Whitefish Energy Holdings, which had a reported staff of only two full-time employees when Hurricane Maria touched down, appears ill-equipped to handle the daunting task of restoring electricity to Puerto Rico’s more than 3 million residents. Much larger utilities are more commonly used following natural disasters on the scale of Hurricane Maria, which devastated the island last month.

The private-equity firm that finances Whitefish, HBC Investments, was founded by Joe Colonnetta, who serves as its general partner.  FEC data compiled by The Daily Beast shows Colonnetta contributed $20,000 to the Trump Victory PAC during the general election, $2,700 to Trump’s primary election campaign (maximum amount permitted), $2,700 to Trump’s general election campaign (the maximum), and a total of $30,700 to the RNC in 2016 alone. Colonnetta’s wife, Kimberly, is no stranger to Republican politics either; shortly after Trump’s victory, she gave $33,400 to the RNC (maximum permitted) for party committees in 2016.

Colonnetta is not the only Republican connection to the controversial Whitefish contract. On Monday, The Washington Post reported that Whitefish Chief Executive Officer Andy Techmanski is friends with Trump administration Interior Secretary Ryan Zinke (R-MT).

Moreover, Whitefish is located in Zinke’s hometown of Whitefish, MT (Hence: The Company’s name: Whitefish).

Related coverage:





My summary: I’m not saying (wink/wink) there is “corruption brewing there, there,” but corruption seems to be brewing there, there. How to solve it – how to get to the bottom of this apparent insider dealing and if so, it is totally unfair and certainly possibly illegal. A look-see is definitely called for this $300 million pending deal. That’s a lot of money.

The question is who will initiate a look-see.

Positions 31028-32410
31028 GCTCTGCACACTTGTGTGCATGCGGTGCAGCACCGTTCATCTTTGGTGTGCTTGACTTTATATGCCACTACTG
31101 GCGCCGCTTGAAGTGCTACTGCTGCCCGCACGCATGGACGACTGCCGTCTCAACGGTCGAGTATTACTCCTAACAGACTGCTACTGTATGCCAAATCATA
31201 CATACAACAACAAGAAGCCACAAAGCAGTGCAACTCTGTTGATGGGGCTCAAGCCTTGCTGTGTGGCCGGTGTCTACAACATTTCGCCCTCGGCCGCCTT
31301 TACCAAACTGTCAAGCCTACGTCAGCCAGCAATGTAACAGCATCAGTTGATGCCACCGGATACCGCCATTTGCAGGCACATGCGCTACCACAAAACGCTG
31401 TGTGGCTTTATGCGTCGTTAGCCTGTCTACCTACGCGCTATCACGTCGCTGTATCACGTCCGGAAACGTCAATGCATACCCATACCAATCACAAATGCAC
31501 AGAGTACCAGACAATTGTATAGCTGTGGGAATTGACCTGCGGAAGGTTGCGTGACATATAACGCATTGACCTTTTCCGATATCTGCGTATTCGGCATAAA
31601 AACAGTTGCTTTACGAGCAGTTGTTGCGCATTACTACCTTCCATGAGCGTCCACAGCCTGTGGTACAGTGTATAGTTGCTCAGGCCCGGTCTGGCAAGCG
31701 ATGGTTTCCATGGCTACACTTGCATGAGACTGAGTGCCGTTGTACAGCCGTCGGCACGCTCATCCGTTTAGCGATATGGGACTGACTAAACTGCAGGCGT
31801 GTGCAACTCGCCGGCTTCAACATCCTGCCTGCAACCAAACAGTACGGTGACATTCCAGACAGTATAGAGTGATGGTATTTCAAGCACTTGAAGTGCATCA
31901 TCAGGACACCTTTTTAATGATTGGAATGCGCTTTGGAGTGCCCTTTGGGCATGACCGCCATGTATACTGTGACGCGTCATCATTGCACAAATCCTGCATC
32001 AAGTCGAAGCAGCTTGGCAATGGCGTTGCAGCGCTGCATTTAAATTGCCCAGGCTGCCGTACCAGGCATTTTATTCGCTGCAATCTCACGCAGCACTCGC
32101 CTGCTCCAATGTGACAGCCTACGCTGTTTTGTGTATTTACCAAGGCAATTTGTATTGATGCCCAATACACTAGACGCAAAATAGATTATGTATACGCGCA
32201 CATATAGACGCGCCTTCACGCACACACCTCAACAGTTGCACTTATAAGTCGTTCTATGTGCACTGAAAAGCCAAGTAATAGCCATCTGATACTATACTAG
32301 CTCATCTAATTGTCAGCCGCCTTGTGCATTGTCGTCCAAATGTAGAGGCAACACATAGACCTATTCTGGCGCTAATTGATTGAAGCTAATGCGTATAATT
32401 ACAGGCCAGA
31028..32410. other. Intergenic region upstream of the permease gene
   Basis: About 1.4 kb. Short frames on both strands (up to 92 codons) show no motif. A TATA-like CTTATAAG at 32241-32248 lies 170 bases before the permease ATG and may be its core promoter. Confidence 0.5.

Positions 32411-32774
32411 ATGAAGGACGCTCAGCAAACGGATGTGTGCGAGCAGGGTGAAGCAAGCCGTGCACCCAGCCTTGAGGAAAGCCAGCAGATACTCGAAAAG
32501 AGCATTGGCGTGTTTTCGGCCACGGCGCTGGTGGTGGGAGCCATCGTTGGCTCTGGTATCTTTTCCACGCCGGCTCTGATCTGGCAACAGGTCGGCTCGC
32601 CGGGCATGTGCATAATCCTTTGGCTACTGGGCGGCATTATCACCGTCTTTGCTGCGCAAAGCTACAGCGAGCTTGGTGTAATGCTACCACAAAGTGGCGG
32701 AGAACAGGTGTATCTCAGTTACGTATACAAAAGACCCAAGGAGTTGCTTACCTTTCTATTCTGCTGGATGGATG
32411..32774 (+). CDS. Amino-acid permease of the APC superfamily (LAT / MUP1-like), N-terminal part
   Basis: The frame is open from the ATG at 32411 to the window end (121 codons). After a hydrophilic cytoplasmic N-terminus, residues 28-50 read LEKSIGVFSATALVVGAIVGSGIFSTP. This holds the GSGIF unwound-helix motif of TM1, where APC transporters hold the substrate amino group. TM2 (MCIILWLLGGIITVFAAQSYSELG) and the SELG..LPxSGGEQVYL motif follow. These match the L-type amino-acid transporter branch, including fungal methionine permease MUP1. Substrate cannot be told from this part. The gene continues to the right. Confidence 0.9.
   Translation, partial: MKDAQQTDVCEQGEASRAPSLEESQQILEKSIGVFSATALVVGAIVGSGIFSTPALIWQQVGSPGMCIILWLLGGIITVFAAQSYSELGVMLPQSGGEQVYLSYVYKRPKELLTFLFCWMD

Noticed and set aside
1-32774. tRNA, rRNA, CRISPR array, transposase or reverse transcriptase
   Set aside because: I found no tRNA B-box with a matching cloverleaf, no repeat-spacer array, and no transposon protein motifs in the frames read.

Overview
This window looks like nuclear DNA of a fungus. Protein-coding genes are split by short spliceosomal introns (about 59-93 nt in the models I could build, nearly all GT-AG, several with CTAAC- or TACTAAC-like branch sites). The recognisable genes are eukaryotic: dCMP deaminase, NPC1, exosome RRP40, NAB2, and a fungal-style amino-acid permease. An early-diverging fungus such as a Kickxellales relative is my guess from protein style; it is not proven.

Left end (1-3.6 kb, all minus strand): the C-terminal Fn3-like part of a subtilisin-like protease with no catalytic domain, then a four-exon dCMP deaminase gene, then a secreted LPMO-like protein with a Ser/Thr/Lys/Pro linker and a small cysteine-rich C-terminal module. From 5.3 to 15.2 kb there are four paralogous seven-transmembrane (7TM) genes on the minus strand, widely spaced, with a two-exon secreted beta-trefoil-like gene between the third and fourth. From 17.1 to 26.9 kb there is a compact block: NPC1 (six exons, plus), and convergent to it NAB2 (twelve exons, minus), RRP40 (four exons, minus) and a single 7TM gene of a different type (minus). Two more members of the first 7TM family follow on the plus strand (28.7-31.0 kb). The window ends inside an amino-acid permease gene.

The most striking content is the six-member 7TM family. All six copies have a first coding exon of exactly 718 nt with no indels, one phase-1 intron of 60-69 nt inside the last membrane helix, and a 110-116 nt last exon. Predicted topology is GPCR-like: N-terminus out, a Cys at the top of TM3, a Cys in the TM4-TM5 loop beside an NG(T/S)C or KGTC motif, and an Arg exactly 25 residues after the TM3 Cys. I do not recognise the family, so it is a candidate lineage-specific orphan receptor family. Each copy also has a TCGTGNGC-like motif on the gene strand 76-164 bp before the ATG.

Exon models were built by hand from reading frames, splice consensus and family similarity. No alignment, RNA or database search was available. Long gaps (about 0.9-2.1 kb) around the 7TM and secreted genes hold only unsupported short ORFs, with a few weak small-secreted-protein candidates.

Thanks for stopping by.

Saturday, November 11, 2017

"Only I Can Fix Things" /s/ Trump: Applies Silly Putty to VA Foundation

The Lincoln Quote: Was the basis for the VA
(Does it still apply under Trump, I wonder)

CinC and VA Secretary: Same Wall Conflicting Statements

This from the AP updates my notes on that which follows:

Trump has a huge tendency to overreach and fluff himself about his successes in office while the W/H and others almost daily correct and set the record straight – never have I seen any president lie and exaggerate as much as his man does for his self-promotion and pleasure at others’ expense (usually) – it comes naturally for him – which is the worst part. Examples:

During his Asian trip and especially while visiting Vietnam (at least Trump can now say he went to Vietnam – I guess his bone spurs are all nicely healed after 50 years, um?)

Trump told veterans of the Vietnam War that the VA quote “has made amazing strides and already is a whole new place.”

Short rebut: Those remarks and a White House progress report at the VA did not and have not acknowledged old problems that persist have been solved, let alone all addressed.

For example, a key effort to improve waiting times by revamping the VA's electronic medical record system may not be completed for eight more years — when Trump will be out of office. Here is a look at some other statements about the VA and other topics raised and bragged about by Trump which are false (my emphasis is added):

FROM THE WHITE HOUSE: “President Trump announced that the VA will adopt the same Electronic Health Record as DOD. VA's adoption will ultimately result in all patient data residing in one common system, enabling the immediate availability of service members' medical records and seamless care between the departments.”

THE FACTS: While the administration did announce in June that it would overhaul the VA's aging information technology system, VA Secretary David Shulkin admitted to Congress in October that the project to revamp electronic medical records won't be completed for seven to eight years, and the full costs of the project also are not known and have yet even been budgeted.
  
FROM THE WHITE HOUSE: “President Trump signed the Veterans Appeals Improvement and Modernization Act of 2017, taking action to streamline the appeals process for disability compensation claims within the VA. More than 470,000 veterans are awaiting pending decisions regarding their appeals.”

THE FACTS: Trump signed the bill in August, part of a bid to reduce a rapidly growing claims backlog, but its immediate impact is overstated, as it will have no effect on the 470,000 pending claims.

Under the legislation, veterans will be able to file “express appeals if they waive their right to a hearing or the ability to submit new evidence.” While lawmakers hope the legislation ultimately could reduce average wait times to less than a year, it applies almost entirely and only for new appeals.  

VA Secretary Shulkin has said the VA would need Congress to approve an additional $800 million for “hiring surges of additional appeals processors if the VA hoped to clear its current backlog within 10 years.”